New 2023 Study concludes Testosterone-Replacement Therapy as Safe for Cardiovascular Health
Did you know that low testosterone in men, also known as hypogonadism, can lead to various undesirable symptoms? These symptoms include low libido, decreased energy, changes in mood, loss of muscle mass and body hair, and even erectile difficulties.
But don’t worry, there is a treatment called testosterone-replacement therapy (TRT) that can help improve these symptoms in men. Previous studies have shown that men with hypogonadism who undergo TRT experience enhanced sexual function, improved bone mineral density, and reduced symptoms of depression.
However, when it comes to TRT, there has been some concern and conflicting data regarding its potential effects on cardiovascular health. It turns out, men with hypogonadism already have an increased risk of developing cardiovascular disease. Moreover, certain studies have suggested that TRT might also have some cardiovascular risks. So, it’s crucial for both patients and health care providers to carefully weigh the potential risks and benefits of TRT, especially for patients who already have existing cardiovascular conditions.
To shed more light on this important topic, the Food and Drug Administration (FDA) has issued guidance to testosterone product manufacturers, requiring them to conduct clinical trials specifically focused on the cardiovascular safety of TRT. As a result, the Testosterone Replacement Therapy for Assessment of Long-term Vascular Events and Efficiency Response in Hypogonadal Men (TRAVERSE) trial was initiated.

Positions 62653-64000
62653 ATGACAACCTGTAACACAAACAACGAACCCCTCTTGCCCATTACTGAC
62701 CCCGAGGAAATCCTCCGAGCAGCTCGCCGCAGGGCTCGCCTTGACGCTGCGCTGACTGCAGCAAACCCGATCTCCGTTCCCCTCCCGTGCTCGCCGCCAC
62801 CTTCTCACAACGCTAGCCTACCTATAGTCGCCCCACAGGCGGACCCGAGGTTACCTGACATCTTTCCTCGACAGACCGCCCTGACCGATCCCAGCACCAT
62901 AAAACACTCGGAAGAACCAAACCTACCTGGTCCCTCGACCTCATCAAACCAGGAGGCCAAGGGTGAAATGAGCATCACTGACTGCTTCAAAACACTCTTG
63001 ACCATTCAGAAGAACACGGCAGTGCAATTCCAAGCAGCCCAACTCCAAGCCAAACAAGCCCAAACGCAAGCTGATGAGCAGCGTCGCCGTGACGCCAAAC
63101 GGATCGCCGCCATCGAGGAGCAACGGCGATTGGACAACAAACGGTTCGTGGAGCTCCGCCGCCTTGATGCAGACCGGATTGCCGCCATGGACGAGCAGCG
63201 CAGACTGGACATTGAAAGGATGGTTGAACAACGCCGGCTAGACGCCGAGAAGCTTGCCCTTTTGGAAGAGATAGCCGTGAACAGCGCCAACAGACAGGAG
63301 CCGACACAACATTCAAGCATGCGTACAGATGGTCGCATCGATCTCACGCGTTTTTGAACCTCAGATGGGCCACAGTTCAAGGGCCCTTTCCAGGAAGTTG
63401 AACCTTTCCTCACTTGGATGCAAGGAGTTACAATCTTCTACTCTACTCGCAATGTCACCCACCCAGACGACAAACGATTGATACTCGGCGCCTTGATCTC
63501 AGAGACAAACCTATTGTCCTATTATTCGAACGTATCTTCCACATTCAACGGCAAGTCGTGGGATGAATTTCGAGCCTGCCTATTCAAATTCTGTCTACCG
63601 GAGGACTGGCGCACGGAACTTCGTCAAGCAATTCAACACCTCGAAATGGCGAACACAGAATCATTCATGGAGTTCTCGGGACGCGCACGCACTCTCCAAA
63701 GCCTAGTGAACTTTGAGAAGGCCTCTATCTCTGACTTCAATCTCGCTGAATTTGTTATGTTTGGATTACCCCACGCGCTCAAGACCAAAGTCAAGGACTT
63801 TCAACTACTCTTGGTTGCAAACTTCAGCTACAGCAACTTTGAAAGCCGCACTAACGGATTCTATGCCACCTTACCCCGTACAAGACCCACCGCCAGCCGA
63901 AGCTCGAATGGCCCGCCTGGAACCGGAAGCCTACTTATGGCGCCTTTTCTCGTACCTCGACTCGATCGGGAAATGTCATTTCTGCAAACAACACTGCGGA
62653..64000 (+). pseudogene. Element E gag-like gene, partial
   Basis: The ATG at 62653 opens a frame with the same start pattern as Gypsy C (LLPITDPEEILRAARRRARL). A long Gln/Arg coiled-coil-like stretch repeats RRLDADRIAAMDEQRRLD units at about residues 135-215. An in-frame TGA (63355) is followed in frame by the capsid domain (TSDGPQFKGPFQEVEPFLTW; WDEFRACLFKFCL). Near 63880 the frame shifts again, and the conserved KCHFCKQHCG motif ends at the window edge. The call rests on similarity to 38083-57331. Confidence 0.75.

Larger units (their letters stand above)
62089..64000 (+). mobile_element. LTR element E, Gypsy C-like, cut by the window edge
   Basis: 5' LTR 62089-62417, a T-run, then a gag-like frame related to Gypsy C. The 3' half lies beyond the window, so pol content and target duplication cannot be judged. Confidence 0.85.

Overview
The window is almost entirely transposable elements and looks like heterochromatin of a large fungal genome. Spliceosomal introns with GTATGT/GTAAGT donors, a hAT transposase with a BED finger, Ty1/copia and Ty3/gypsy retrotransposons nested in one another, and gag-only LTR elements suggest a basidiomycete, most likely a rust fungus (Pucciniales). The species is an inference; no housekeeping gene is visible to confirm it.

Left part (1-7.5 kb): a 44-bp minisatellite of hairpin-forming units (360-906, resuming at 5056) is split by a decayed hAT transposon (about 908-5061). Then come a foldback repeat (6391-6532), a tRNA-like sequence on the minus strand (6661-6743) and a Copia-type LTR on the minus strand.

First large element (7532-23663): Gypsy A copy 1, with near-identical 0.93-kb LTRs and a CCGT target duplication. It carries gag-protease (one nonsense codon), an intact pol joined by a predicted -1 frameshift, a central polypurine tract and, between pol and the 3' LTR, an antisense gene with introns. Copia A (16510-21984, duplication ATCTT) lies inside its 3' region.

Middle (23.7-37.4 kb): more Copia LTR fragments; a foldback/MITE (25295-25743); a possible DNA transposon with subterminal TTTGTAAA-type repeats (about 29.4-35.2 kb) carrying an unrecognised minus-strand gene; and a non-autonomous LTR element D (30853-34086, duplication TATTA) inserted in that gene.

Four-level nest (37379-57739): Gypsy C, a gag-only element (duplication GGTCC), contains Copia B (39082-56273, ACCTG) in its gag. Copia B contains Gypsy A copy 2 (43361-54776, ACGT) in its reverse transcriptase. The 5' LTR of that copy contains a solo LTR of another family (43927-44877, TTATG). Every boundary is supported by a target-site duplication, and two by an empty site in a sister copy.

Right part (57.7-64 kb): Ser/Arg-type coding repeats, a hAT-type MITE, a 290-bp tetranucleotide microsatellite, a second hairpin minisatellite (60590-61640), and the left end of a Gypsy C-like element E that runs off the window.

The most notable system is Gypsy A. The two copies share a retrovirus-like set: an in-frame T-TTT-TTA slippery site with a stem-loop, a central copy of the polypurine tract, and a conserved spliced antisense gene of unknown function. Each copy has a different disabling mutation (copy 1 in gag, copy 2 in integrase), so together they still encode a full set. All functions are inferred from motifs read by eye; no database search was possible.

The TRAVERSE study aimed to determine whether TRT poses a greater risk for cardiovascular events in men receiving therapy. A large group of 5,246 men between the ages of 45 to 80 years who either had preexisting cardiovascular disease or were at high risk of developing it, and also had confirmed hypogonadism, participated in this trial. These men were then randomly assigned to one of two groups – the TRT group or the placebo group – at a 1:1 ratio. Ultimately, 5,198 participants received at least one dose of either TRT or placebo, with half receiving the TRT and the other half receiving placebo. Such treatments went on for for an average duration of 22 months.
This groundbreaking clinical trial will provide us with valuable insights into the potential risks and benefits of TRT for men with hypogonadism and cardiovascular concerns.
Interestingly, the study revealed that the overall occurrence of adverse cardiac events was relatively low in both the TRT group and the control group. Specifically, cardiovascular events were observed in 7.0% of patients receiving testosterone replacement therapy (TRT) and in 7.3% of patients in the control group throughout the study duration. This suggests that there was no significant difference in the rate of cardiovascular events between men on TRT and those not on TRT. However, it is worth noting that patients receiving TRT did experience higher rates of atrial fibrillation (cardiac arrhythmia), acute kidney injury, and pulmonary embolism.
These findings provide valuable insights into the cardiovascular safety of TRT. As a result, the study authors recommend that patients and healthcare providers can now make better-informed decisions regarding the use of TRT, particularly for individuals who may be at risk of cardiovascular disease.
It is Important to remember that as it relates to starting appropriate Testosterone Therapy, It is best to consult a physician who is specialized in the field of Hormone Optimization Therapy. Such physician will do a comprehensive evaluation and appropriate monitoring to ensure optimal results and health benefits.